Today’s Millennials may make up the largest and best-educated generation in American history, but coming of age during the Great Recession can still be a daunting task – especially when it comes to buying your first home. Many of today’s college grads have been plagued by a lack of available jobs, forcing many to pursue additional degrees or move back home with their families, so the idea of buying a home can seem like an impossible goal for some. But not all hope is lost – over the last three years we’ve seen significant improvements in the economy and job growth, offering optimism that millennials, adults under 35 years old, will soon be able to fill the void in today’s housing market.
Millennial-generation home buyers have not emerged in anticipated numbers, in part because they are staying single or getting married and having children later in life. Additionally, millennials are staying in their childhood bedrooms longer. From 2000 to 2005, the share of young adults living with parents remained at about 27%.
The same story holds for older members of the generation, those 25 to 34, according to an analysis by Jed Kolko, an economist formerly with Trulia, the online real estate business. “Since young people haven’t started moving out of their parents’ homes yet, a boom in millennial homeownership still looks years away,” he said.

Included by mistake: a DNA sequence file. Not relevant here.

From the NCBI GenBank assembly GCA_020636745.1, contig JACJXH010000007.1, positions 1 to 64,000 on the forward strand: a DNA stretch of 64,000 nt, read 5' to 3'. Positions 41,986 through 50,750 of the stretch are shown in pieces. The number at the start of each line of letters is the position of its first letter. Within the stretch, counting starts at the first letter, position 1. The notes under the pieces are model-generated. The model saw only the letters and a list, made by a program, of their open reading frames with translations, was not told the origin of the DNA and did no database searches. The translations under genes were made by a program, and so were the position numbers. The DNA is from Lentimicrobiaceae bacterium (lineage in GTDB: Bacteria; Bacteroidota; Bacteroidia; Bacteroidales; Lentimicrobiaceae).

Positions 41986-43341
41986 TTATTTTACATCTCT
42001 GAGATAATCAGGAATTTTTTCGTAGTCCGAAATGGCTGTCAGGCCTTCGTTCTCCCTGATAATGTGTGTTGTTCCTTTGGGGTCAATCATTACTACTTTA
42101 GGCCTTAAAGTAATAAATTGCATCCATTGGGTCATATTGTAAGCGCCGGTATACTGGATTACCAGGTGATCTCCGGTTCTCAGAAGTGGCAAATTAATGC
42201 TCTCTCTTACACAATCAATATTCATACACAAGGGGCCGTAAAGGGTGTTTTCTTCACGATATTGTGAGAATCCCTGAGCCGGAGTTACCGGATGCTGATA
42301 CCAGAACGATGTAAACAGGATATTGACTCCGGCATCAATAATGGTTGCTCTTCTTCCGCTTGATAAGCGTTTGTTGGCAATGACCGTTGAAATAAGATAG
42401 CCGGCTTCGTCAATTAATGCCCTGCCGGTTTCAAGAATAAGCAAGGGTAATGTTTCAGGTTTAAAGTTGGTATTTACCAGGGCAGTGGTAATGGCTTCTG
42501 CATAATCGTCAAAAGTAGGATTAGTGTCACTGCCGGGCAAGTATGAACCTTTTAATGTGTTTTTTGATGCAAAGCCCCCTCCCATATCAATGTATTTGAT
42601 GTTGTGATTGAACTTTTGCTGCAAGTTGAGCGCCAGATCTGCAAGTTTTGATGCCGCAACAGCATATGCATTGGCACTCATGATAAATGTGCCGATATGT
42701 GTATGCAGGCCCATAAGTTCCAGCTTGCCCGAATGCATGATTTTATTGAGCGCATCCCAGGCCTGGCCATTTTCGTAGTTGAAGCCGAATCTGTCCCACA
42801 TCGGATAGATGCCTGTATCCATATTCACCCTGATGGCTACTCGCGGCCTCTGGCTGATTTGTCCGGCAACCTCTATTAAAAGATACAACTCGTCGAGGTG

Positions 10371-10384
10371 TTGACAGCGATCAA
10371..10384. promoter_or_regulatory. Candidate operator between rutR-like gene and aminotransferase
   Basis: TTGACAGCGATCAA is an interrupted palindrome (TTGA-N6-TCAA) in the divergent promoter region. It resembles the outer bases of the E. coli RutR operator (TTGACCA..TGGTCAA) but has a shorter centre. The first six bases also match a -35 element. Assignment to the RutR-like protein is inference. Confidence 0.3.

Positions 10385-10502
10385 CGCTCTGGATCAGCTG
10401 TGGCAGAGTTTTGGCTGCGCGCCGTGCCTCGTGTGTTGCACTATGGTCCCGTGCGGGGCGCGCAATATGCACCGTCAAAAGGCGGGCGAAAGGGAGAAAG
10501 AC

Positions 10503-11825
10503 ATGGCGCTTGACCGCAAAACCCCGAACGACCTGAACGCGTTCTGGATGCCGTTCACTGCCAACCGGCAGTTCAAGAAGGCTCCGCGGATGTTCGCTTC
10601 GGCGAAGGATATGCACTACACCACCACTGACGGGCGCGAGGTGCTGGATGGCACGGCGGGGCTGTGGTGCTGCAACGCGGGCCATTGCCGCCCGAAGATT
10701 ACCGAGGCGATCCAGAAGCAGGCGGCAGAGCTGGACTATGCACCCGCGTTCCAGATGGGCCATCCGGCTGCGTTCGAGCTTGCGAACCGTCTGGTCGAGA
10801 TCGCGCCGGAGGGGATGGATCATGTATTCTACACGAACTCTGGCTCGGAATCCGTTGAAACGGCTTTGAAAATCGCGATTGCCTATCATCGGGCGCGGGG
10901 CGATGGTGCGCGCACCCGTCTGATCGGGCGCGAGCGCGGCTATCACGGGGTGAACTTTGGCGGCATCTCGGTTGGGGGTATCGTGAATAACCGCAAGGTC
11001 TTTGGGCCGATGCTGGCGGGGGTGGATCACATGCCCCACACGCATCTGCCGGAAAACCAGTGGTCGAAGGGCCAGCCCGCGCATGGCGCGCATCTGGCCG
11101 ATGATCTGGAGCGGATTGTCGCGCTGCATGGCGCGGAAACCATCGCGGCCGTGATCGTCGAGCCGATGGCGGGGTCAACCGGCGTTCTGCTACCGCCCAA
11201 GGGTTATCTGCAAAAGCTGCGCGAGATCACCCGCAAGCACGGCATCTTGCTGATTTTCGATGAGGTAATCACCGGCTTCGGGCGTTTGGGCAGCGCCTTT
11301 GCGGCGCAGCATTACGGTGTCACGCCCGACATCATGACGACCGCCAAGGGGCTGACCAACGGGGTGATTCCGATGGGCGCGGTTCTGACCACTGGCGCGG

Historically, 4 of 10 houses sold went to first-time buyers, but that is closer to 30% today. That percentage is even lower for the new-home market. High levels of student debt may be hurting home purchases, according to researchers at the Federal Reserve. That may be true even though younger adults aren’t as strapped financially as a few years ago. Mortgage interest rates have slid back to near-record lows, averaging 3.6% for a 30-year loan this week, amid global economic turbulence.
Fortunately, home builders say they haven’t given up on young adults and other entry-level buyers. The association is forecasting 1.25 million housing starts this year, that’s up from 1.1 million units last year. At the same time, it’s not clear whether there will be enough affordable houses to meet the needs of young adults. Seniors are living together longer and increasingly delaying downsizing, said Jordan Rappaport, a senior economist at the Federal Reserve Bank of Kansas City. This could slow the apartment market and also free up houses in the suburbs for young families.
Smoke of Realtor.com says his surveys show that the No. 1 deterrent for potential young home buyers has to do with lack of affordable dwellings for sale— and he doesn’t see that picture changing any time soon. Experts who have studied the buying patterns of young adults say their absence from the home-buying market does not mean a lack of interest, rather the lack of supply in the housing market results in a limited demand.
Do you think millennials will create more demand in the housing market? We’d like to hear your thoughts!
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